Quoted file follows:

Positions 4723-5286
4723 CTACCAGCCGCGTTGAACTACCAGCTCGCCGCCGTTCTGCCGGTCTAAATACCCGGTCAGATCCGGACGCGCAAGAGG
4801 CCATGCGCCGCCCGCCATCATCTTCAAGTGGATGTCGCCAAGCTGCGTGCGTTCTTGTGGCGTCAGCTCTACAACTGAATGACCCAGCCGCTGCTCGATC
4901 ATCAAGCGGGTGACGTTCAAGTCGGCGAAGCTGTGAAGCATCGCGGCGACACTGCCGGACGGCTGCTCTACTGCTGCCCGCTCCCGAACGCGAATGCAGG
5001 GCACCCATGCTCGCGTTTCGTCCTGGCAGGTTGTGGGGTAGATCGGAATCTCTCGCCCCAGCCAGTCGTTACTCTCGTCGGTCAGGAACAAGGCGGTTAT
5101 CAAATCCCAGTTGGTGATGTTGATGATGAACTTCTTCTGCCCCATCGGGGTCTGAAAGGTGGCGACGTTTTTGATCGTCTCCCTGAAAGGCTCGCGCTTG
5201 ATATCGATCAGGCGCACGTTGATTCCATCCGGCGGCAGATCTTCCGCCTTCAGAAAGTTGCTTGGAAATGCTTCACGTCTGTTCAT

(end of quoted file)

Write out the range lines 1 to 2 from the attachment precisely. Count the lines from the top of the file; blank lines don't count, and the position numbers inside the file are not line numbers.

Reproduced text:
Positions 4723-5286
4723 CTACCAGCCGCGTTGAACTACCAGCTCGCCGCCGTTCTGCCGGTCTAAATACCCGGTCAGATCCGGACGCGCAAGAGG